For Christmas in 2008 my wife got me a beer and winemaking kit. I made a couple batches of beer and they were, well for a lack of a better word, “off.” I had this black raspberry Merlot wine kit and figured, “Well I got it, might as well give it a try.” Well what do you know, it came out really nice and we finished it off in no time (unlike the beer). So I scrapped beer making and got another wine kit to see if my first try wasn’t just a fluke. Once again, another palatable wine and now I think I’m onto something. I ordered a couple more kits, some extra carboys, and started really getting into this home winemaking endeavor.
It was after three years that my operation started to outgrow my 6 x 10 kitchen and 8 x 12 sunroom. I have plenty of outdoor space but not plenty of money. I started looking at these prefab storage sheds that you “rent to own” and found there were two popular options; metal and wood. Keeping in mind I needed a building in which I could easily install power, plumbing, insulation, wall coverings and flooring; wood was the easy decision. The wood buildings come with wall joists 24 inches on center and, because they are made of wood, installing the insulation and wallboard required just a staple gun. After looking around and considering my budget I settled on a 12 x 12 lofted barn-style shed.
Another beauty of a prefab building is when they deliver it they can park that baby almost anywhere. I picked a spot only a few feet from my well, which made it easy to dig a small trench and run the water and power lines to it through PVC pipe. I didn’t install hot water so in the winter when the water can be a little cooler I just fill a carboy the night before and let it warm up. I fully insulated my “winery,” put up some inexpensive wall paneling and some leftover wood flooring from work and voila!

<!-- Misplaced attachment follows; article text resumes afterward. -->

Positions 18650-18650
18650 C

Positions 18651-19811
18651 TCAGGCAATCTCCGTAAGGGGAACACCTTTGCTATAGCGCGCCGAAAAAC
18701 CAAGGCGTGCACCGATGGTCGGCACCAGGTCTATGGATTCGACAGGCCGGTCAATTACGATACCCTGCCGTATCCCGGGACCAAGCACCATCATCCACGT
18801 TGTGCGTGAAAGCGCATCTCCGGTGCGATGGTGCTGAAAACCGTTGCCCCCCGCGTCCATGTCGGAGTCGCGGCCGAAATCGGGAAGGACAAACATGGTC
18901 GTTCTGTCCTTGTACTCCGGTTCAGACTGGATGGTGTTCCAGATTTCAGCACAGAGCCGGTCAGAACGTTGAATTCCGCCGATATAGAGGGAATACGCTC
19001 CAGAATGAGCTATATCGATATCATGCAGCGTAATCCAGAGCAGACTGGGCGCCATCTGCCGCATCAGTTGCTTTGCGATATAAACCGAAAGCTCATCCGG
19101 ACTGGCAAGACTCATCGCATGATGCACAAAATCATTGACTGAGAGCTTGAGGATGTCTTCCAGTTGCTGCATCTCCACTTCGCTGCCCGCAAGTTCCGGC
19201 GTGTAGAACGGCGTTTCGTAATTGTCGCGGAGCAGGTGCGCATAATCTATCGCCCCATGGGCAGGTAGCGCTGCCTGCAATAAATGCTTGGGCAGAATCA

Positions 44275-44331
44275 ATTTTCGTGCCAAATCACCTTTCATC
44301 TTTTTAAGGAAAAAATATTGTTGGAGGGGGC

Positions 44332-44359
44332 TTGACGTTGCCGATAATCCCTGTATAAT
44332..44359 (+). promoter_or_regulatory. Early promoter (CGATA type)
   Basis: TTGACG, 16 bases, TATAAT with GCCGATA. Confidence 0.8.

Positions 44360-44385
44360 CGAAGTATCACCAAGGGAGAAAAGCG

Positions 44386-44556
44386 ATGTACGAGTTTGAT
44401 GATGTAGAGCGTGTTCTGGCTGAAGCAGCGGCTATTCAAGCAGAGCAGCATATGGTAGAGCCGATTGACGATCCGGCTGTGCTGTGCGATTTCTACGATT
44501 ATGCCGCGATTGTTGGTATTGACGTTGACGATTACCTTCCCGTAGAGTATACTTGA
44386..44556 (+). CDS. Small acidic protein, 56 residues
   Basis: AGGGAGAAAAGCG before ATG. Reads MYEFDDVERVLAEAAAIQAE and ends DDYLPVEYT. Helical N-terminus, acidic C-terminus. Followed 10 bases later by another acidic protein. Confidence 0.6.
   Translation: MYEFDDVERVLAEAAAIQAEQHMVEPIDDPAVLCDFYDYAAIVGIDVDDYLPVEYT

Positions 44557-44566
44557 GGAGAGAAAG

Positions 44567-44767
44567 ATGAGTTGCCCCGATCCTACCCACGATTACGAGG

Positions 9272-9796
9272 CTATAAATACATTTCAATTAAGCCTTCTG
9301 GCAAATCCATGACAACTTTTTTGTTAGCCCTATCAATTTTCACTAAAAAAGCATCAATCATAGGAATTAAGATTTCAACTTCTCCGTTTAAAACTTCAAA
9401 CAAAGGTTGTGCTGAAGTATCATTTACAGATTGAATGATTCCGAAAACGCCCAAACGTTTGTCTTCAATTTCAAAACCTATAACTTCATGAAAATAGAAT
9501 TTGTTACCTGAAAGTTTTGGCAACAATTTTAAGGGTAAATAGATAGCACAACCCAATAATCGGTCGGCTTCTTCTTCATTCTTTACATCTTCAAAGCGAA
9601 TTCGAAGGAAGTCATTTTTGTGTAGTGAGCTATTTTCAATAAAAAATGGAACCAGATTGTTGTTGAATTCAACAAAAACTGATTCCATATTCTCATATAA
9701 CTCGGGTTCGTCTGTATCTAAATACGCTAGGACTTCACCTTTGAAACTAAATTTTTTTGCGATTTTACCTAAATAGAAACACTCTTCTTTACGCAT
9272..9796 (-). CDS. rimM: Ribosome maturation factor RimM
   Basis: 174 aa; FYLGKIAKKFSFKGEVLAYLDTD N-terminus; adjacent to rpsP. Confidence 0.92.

I was fortunate to have a couple of things donated by a neighbor; a window air conditioner, stainless steel sink/table (while I got it for free, I found a lot on Craigslist) and desk for my computer. I had to spring for some wire metal racks for all my carboys. Then I swiped the deck chairs from the back patio that my wife and I never had time to use anyway and installed a flat screen TV with wireless Internet for, what else, watching winemaking videos. I also got a small heater for the winter which I leave set on 68 °F (20 °C). In the summer I leave the window a/c on at 76 °F (24 °C), and have noticed a much better consistency in my winemaking when the temperatures are not bouncing up and down. The loft is great to store my bottle boxes and other assorted extras.
I’ve named my home winery Crazy Cat Winery, which came about when I first started making labels for my wine. To make a long story short, we have 25 cats. Yes, I said 25. I looked at all the crazy cat photos I had and thought I must be one “crazy cat” and, well, there you go. Being retired from the Navy, I have plenty of time to make as much wine as I can, or as much as my wallet allows me. At times I have 10+ batches of wine going at the same time. Most of it comes from kits because I prefer the consistency and availability, but I also have a little vineyard where I planted some Suwannee grapes two years ago and last year some Cabernet Sauvignon, Chambourcin, Regent and Barbera grapes to test what will do best in my soil.